Anyway, the main surprise is that at at this point I am just unreservedly enjoying the game. Switching up the mood and gameplay helps it enormously — It may not be the underappreciated masterpiece Romero has claimed, but it’s a better sequel to Doom and Quake than Unreal II was to Unreal.

Daikatana: Mikiko

Towards the end of Episode 1, you finally rescue Mikiko, a sexy rebel woman who sought to use the power of the Daikatana against the Mishimas, from the deepest cell under their fortress. She joins you as a sidekick, completing the trio seen posing on the CD case like an excessively earnest 80s pop band. These last two missions of the episode are also when the sidekicks suddenly come down with a case of the stupids and spend a lot of their time running in place, held back by slight irregularities in the ground, or repeatedly jumping up and down at the foot of a staircase. “Ah yes”, I think, “This is what I was promised. I should not have doubted that this game would deliver.” Although it’s strange that this is so variable. Maybe these levels are harder for the AI to navigate because they have more moving parts? Or maybe the makers of patch 1.3 just never got around to them?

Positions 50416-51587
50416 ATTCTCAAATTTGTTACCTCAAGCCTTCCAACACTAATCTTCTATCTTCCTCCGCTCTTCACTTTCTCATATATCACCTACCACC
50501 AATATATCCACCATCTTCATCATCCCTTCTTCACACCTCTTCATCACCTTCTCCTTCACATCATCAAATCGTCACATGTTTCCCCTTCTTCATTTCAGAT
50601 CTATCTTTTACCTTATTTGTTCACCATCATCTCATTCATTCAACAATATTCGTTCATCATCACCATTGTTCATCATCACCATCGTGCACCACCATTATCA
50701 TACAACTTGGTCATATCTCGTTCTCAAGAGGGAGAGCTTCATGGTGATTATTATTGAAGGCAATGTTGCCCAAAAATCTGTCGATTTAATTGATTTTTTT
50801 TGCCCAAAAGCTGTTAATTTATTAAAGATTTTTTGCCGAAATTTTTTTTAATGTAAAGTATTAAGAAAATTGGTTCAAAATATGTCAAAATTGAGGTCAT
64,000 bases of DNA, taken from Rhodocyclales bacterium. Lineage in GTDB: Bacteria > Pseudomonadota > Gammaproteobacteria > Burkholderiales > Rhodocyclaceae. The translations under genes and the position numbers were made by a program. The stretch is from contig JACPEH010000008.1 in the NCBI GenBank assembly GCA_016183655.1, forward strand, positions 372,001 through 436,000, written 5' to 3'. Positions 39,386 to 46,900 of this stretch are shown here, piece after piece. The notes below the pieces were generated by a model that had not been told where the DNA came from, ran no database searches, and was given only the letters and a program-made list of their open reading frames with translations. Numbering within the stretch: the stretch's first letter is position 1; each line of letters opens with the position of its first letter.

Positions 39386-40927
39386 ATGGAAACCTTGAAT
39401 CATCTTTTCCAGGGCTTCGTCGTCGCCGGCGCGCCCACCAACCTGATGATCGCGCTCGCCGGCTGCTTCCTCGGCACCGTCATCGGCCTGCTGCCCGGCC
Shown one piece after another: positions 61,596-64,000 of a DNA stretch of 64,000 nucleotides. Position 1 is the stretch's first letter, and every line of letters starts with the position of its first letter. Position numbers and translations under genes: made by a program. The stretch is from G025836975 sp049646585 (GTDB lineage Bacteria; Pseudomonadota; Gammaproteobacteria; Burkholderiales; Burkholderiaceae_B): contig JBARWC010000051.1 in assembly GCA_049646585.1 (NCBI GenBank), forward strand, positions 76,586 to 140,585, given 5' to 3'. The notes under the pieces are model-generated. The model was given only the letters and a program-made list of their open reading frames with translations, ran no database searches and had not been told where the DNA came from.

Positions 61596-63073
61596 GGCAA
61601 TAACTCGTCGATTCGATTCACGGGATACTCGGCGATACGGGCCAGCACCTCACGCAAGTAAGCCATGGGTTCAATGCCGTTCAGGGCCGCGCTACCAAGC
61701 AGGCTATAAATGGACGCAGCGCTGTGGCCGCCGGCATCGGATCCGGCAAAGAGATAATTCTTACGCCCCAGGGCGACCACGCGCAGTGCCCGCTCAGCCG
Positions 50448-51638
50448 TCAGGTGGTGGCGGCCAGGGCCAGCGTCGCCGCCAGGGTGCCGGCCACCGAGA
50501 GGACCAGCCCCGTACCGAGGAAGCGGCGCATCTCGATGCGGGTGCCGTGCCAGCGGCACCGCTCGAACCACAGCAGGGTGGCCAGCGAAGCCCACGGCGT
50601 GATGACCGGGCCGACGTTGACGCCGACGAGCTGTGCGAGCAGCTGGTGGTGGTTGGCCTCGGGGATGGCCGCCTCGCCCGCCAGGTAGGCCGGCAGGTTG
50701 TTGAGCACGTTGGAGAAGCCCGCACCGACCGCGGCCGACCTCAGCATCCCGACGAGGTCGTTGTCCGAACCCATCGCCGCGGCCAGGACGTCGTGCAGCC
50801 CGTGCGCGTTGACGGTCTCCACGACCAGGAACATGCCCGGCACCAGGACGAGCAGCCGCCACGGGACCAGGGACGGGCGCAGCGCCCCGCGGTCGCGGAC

Mikiko’s design looks a bit strange to me. I suppose that’s mainly because she’s a Japanese woman who, in contrast to the vast majority of Japanese women in videogames, isn’t drawn anime-style. But there’s the thing: Anime and manga often looks to white westerners like depictions of white westerners. That’s because it isn’t really a photorealistic depiction of anyone. It’s stylized in a way that says “This is someone like you”. Whereas Mikiko is clearly foreign, exotic. Once again, this is the outsider’s view, Japanophile rather than Japanese, and not even the sort of Japanophile who watches anime. But what makes it feel really strange is that it doesn’t give this treatment to the player character, Hiro Miyamoto, who’s just as Japanese as she is and even more enthusiastic about it. Hiro has a face that, to me, reads as not just white but space marine. He even has a space marine voice, a little growly and gravely and with an American accent. Mikiko speaks with a Japanese accent. I think all the characters other than Hiro and Superfly do.

Daikatana: Superfly